The current series points leader was also involved in one of the most unsavoury looking incidents of the day, tapping the lapped car of Jeff Burton into a spin on the back straight with 140 laps to go. While Johnson continued unabated, Burton made hard contact with the inside wall before slewing back up the track, directly into the path of Kurt Busch.

The defending series champion hit the spinning car of Burton head-on in a crash that could have had far more severe consequences even just five years ago. Thanks to recent developments in head and neck restraints, plus the construction of the cars, both Busch and Burton walked away unhurt but were both out of the race.

A mere ten cars finished on the lead lap, largely thanks to a major 14 car pileup on lap 333 and a 100+ lap green flag stint between laps 192 and 300 although such was the level of destruction around the half-mile speed bowl, simply avoiding the accidents almost guaranteed a top ten finish.

Rookie Travis Kvapil finished a career best seventh after taking advantage of NASCAR's Free Pass ruling to regain a lost lap. Kyle Petty also made good use of the 'Lucky Dog' rule to score his first top ten finish in three years, passing the struggling Kenseth, Gordon and Biffle in the final ten laps to take eighth place.

Biffle, who was little more than a sitting duck after electing not to pit during either of the races final two caution periods, slithered home in ninth place, the #16 Roush Racing Ford becoming very unstable and slow in the last couple of laps.

With Gordon and Kenseth both making last minute green flag pit stops, a two-lap penalty at Bristol, Scott Riggs was the only other lead lap finisher, rounding out the top ten.

So what of everybody else?

Bristol expert Wallace led a race-high 157 laps in his penultimate start at the track where he has won nine times. However just after he began to report a loose condition and was passed for the lead by Kenseth on lap 264, the Penske Racing driver suffered a puncture and lost two laps to the leaders. Despite valiant efforts to regain the laps, Wallace finished 13th.

Gordon and Kenseth finished two and three laps down respectively in 15th and 16th, their late problems costing them fewer positions than would usually be expected to due to the fact that so few cars were left running competitively.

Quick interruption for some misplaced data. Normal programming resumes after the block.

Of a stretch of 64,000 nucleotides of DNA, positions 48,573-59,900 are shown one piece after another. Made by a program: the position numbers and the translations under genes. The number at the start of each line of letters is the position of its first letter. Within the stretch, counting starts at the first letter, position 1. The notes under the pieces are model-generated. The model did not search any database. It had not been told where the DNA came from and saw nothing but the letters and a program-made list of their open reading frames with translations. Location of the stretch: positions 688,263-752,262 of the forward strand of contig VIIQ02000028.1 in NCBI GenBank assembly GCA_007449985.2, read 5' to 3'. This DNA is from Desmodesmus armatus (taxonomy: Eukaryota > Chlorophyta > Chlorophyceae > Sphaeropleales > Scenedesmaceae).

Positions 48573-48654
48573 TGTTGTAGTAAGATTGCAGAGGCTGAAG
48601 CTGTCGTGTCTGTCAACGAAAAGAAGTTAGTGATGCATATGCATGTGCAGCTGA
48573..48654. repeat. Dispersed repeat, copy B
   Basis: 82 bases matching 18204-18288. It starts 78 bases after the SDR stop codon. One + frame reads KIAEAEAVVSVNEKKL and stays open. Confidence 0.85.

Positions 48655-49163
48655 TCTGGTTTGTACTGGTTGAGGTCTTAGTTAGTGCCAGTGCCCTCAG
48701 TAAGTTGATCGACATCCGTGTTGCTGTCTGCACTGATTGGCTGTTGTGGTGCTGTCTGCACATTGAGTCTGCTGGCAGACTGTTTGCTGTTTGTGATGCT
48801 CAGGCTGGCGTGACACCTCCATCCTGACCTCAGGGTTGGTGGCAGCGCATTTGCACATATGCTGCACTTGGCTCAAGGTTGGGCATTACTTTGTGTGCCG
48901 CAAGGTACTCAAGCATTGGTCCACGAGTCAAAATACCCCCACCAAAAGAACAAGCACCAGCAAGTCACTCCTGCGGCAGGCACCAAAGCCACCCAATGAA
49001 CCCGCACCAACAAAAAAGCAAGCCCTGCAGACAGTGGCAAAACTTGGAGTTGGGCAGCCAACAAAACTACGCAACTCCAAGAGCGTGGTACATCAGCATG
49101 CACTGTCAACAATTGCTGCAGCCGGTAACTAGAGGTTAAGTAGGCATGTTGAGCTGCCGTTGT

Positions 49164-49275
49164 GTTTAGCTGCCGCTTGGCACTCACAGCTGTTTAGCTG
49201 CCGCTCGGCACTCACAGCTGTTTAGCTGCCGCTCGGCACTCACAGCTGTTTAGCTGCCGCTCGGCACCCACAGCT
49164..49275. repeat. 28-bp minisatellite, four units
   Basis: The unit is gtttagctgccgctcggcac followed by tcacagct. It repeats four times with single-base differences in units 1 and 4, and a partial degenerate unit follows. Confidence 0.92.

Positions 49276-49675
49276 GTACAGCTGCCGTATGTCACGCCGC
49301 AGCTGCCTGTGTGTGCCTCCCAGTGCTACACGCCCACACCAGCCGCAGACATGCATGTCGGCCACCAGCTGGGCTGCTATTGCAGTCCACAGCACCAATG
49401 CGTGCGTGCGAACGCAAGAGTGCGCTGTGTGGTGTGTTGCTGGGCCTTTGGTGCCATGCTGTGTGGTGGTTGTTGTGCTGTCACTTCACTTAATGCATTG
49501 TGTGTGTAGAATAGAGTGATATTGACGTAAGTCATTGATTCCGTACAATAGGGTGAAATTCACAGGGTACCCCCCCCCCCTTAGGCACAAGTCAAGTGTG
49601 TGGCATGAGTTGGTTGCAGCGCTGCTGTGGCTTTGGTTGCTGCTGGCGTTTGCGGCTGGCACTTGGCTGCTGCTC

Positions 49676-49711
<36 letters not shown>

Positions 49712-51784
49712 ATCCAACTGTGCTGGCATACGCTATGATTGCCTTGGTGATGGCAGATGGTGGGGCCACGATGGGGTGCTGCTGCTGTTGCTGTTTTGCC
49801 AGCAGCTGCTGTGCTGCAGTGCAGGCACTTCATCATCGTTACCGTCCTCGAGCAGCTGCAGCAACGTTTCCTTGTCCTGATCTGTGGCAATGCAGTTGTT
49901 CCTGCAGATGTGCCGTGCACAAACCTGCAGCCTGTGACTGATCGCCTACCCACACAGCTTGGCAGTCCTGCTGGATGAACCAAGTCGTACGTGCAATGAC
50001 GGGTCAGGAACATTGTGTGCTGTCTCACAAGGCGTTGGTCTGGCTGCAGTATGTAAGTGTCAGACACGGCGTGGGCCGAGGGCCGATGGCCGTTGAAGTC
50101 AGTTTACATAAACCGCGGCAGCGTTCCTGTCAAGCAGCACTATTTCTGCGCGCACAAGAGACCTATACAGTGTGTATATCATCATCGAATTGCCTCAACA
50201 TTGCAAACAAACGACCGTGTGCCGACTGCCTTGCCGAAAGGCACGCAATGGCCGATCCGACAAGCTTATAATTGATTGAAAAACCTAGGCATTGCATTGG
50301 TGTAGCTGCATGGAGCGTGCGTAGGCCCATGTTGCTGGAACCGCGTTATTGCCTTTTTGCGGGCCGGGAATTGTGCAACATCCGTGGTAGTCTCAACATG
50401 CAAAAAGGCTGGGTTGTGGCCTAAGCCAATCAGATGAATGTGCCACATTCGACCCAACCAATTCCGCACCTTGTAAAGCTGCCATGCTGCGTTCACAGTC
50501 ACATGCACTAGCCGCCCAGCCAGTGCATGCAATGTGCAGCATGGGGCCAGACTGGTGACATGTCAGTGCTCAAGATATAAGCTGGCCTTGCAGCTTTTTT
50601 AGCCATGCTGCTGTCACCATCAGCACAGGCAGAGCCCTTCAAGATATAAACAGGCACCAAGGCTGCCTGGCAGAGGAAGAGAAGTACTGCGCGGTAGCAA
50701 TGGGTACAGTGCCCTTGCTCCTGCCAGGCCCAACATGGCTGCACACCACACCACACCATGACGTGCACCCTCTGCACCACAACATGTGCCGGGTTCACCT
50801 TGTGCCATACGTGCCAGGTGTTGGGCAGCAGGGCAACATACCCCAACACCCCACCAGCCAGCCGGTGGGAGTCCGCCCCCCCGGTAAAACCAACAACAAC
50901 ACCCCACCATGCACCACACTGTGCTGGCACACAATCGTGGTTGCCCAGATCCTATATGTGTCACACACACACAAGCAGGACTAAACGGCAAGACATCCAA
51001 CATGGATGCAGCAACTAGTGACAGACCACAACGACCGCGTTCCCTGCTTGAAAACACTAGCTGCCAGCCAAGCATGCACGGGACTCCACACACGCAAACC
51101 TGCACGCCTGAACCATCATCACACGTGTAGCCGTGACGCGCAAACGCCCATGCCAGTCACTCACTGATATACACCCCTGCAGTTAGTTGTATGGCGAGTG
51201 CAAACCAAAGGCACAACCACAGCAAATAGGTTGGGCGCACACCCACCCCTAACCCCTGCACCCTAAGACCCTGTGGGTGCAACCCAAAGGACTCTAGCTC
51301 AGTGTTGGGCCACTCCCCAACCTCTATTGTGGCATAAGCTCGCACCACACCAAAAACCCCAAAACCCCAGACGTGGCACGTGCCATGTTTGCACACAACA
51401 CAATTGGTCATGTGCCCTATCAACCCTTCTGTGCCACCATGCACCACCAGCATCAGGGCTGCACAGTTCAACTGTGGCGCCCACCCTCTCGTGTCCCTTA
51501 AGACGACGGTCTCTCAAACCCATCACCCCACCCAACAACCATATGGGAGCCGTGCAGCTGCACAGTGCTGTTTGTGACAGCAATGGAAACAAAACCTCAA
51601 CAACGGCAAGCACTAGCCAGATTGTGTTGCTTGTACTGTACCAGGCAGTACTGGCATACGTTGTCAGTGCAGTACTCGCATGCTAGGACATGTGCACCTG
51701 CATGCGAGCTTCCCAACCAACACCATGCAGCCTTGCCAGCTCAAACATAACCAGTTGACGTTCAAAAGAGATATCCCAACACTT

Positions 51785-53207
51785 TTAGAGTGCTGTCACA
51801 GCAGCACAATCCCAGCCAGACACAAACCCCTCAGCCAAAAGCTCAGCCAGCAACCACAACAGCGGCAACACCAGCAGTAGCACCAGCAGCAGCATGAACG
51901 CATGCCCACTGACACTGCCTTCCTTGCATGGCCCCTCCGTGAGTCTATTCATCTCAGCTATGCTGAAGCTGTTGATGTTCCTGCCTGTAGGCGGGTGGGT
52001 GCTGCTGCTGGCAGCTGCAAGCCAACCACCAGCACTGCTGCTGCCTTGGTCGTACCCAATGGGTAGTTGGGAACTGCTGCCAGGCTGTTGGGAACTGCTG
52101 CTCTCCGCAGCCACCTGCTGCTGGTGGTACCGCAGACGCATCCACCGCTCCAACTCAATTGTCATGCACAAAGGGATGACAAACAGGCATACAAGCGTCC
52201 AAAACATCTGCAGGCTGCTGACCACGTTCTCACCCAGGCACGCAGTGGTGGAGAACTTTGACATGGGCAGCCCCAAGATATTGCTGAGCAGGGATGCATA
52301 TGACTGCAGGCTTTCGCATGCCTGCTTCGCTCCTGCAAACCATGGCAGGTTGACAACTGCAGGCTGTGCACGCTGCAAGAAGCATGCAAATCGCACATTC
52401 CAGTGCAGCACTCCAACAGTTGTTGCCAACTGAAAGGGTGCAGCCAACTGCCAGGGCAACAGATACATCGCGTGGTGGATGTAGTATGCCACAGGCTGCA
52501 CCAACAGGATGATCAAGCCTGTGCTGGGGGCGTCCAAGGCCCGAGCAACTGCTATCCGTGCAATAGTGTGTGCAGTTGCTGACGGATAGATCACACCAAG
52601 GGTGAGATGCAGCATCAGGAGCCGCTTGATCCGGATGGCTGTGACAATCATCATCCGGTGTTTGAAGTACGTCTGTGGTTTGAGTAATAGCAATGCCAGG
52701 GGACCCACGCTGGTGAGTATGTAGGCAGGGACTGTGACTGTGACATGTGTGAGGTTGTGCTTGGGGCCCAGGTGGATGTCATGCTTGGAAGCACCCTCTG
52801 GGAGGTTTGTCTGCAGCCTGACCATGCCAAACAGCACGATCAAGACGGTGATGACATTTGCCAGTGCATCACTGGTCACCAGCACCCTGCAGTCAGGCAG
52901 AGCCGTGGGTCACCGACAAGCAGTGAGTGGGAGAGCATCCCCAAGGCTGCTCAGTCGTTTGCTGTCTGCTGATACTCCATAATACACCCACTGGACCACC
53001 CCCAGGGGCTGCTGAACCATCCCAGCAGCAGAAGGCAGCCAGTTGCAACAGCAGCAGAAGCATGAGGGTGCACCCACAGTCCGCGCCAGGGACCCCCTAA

Just 21 cars finished within 30 laps of the leader with several of those, notably eleventh place finisher Sterling Marlin, 14th placed Kasey Kahne and 20th place finisher Dave Blaney, crossing the line with major sheet-metal damage.

The crashes came thick and fast in NASCAR's most notorious cauldron.

On lap two contact between Stewart and Kahne resulted in a chain reaction that left Hermie Sadler, Jason Leffler and Atlanta winner Carl Edwards with badly damaged machines. 20 laps later Casey Mears, Joe Nemechek and Kyle Busch were all caught up in a wreck triggered by minor contact between Busch and Nemechek.

Stanton Barrett's first start of the year ended with a brush with the turn one wall on lap 49, while Mike Bliss' great start to the year came to a smoky end in the turn one wall just 20 laps later in a crash also involving the younger of the two Busch brothers.

Ryan Newman and Ken Schrader touched in a crash that sent Newman nose first into the wall on lap 150 while a solid run from Jeff Green went south on lap 300 when he suffered a puncture and hit the wall, a fate later repeated by Kahne.

The biggest crash of the day occurred on lap 333 when Bobby Hamilton Jr tapped Schrader into a spin on the back straight shortly after a restart. With most of the lead lap cars behind the initial incident, carnage was inevitable.

Marlin, Kahne, Waltrip, Blaney and Wallace were all sucked into the mess, as were Ricky Rudd, Bobby Labonte, Mark Martin, Mike Wallace and Jamie McMurray although incredibly, only Hamilton Jr was eliminated on the spot.